Paul Stevens built this house at the age of 30, at the start of his career. He had studied architecture and art history in Ghent at the same time, he had attended Gustave Perret in Paris, he had taken a strong interest in Japanese architecture and studied it locally. In Los Angeles, he was introduced to Richard Neutra and his immaculate architecture of floating floors and flowing spaces, closely related to nature. He also had a study trip to Greece to get acquainted with the ancient temple construction. Stevens synthesized all this in a personal way in his home, but rather in the character of the space and the forms than with literal quotes. The living space has something Japanese, without any Japanese detail. It is also reminiscent of the flowing spaces of Wright or Neutra, but this is achieved by the judicious placement of the windows and the furniture within a solid brick construction, a construction that ties in with the Flemish building tradition.

Saved from demolition

The Stevens home was protected through the intervention of Minister Geert Bourgeois, responsible for Immovable Heritage. The provisional protection, which prevented the demolition, dates from April 2013. The definitive protection dates from 4 April 2014.

Ground floor plan.

Paul Stevens (1903-1973)

Born in Leuven on July 12, 1903, died in Winkele on Sept. 6, 1973.
Son of architect Alfons Stevens (1866-1944), brother of architect Jacques Stevens (1904-1978). He completes his architecture studies at the Academy of Fine Arts in Ghent, and simultaneously studies art history and archaeology at Ghent University. Follows the Auguste Perret course in Palais de Bois in Paris in 1926.
He gets his doctorate in art history and archaeology at Ghent University in 1929.
Takes a strong interest in ancient Japanese architecture, in particular housing, and in 1929 obtains a grant from the Ministry of Sciences and Arts to study the Japanese building tradition on site. After Japan, he travels via Korea and China to the United States where he meets Richard Neutra in Los Angeles, with whom he becomes friends. Neutra would visit him several times later in Winksele. Back in Belgium, he holds the position of advisory architect for the Japanese section of the Liège Exhibition (1930).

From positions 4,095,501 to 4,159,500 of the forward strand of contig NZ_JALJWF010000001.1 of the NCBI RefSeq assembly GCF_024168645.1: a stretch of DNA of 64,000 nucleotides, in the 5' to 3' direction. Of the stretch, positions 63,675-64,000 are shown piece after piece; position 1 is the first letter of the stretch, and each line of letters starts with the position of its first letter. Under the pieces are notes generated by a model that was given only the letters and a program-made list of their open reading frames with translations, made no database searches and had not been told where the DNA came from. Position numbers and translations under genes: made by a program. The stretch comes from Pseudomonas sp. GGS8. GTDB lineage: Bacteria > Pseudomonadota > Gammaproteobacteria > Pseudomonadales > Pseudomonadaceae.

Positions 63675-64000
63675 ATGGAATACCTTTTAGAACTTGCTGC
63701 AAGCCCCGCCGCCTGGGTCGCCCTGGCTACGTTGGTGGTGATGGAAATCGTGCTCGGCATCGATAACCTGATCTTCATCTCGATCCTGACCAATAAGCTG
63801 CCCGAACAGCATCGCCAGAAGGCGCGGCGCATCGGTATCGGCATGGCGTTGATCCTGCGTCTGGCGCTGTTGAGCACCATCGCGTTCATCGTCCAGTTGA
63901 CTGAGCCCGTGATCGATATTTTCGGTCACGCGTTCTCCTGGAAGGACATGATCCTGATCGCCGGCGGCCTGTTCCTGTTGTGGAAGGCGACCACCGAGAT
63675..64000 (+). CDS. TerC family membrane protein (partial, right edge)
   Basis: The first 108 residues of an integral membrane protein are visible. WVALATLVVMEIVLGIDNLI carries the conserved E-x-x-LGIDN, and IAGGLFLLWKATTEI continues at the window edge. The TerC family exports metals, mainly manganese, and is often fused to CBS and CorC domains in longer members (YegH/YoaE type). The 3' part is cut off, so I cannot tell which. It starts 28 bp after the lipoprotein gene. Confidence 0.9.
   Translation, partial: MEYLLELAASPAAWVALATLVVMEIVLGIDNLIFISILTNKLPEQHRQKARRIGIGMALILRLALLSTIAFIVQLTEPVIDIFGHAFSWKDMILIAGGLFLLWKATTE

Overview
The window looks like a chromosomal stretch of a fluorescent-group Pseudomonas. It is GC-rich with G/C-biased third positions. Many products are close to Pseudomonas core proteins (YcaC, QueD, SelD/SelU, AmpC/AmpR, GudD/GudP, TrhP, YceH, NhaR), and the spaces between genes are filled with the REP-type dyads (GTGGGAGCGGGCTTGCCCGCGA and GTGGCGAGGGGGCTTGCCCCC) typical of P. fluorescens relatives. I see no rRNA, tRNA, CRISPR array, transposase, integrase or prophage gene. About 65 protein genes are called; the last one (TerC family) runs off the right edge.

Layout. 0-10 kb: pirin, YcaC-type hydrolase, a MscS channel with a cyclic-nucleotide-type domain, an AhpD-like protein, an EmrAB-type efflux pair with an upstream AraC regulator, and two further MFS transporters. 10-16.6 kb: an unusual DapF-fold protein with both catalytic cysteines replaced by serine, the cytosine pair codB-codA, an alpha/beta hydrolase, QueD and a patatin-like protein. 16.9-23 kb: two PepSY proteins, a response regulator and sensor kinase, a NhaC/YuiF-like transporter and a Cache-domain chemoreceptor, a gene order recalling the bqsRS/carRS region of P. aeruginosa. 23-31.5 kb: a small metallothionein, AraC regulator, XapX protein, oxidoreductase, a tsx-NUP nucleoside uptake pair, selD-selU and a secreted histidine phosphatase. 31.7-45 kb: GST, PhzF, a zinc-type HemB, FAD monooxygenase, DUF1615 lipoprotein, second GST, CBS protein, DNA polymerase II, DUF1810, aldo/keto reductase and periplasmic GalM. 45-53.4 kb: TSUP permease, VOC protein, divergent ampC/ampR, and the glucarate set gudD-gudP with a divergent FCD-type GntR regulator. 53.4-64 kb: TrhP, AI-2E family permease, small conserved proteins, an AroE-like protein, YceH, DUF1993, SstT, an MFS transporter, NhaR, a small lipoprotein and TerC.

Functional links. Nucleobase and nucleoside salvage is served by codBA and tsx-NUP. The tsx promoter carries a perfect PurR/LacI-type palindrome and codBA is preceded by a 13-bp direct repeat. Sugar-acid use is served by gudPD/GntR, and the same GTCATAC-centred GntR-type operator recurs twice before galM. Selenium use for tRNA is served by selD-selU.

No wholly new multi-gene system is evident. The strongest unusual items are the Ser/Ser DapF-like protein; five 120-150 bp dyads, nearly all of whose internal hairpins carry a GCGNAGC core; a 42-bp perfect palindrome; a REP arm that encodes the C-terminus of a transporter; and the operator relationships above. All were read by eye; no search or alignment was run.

Member of the Belgian CIAM. Participates in 1930 at the 3rd CIAM congress that takes place in Brussels.
Establishes his studio at Maria Theresiastraat 100 in Leuven.
Builds his own home in 1933 in Winksele, one of the early modernist homes in Belgium, published in La Cité, December 1934.
Marries in 1935 with Suzanne Regnier. They have 4 children.

Overview of Paul Stevens’ work in Belgium

House in art deco, 1926, Bondgenotenlaan 106, Leuven.
Villa ‘Les Buissonnets’, 1928, Maria-Hendrikalaan 7, Den Haan.
Retail building with apartments Jousse, 1932, Ghent.
Private house, 1933, Nieuwe Steenweg 10, Winksele, expanded with 2 bedrooms in 1937.
Artois pavilion, Café restaurant ‘Au Gros Tilleul’, 1934, Laeken, Brussels (disappeared).
Civic home, 1935, Redingenstraat 114, Leuven (symmetrical facade construction).
Cinema ‘Actual’, 1936, Veldstraat 94, Ghent (disappeared).
Renovations at the Municipal Museum of Leuven, 1937 (disappeared).
Corner building ‘Klein Tafelrond’, restoration of a 17th century building, 1940, Grote Markt 4, Leuven.
High milling mill Hungaria, 1940-41, Vaartkom 29-35, Leuven (in collaboration with Jacques Stevens).
Loading and unloading installation Hungaria, 1942, protected by M.B. from 13.11.2002.
Small apartment building, 1941, Constantin Meunierstraat 32, Leuven.
Renovation of a 17th-century building into a shop ‘De Clyne Librije’, 1941, Boekhandelstraat 5, Leuven.
Artois Breweries, 1947-48, Vaartkom 8, Burchtstraat 32, Leuven.
House, 1949, Family de Bayostraat 73, Leuven.
Residential building, 1951, Paul Lebrunstraat 5, Leuven.
Corner building, café ‘In de Ton’, restoration of 19th century building, 1951-52, Grote Markt 1, Leuven.
Albomen Residence, social housing, 1954, Tessenstraat 13-15, Leuven.
Early 19th-century house converted into retail premises, 1960, Naamsestraat 65, Leuven.
Opel garage, Brusselsesteenweg, Winksele, 1960 (now rebuilt).

Dental clinic in Leuven (disappeared).
Villa in Ronse (address and condition unknown).

Text & photos: © Francis Strauven
Peviously published by Docomomo Belgium:

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News Archive

De Standaard, 3 April 2013 (Dutch)
Woning architect Paul Stevens met sloop bedreigd

Paul Stevens House

Paul Stevens

1933, Belgium

Aerial view from the southwest.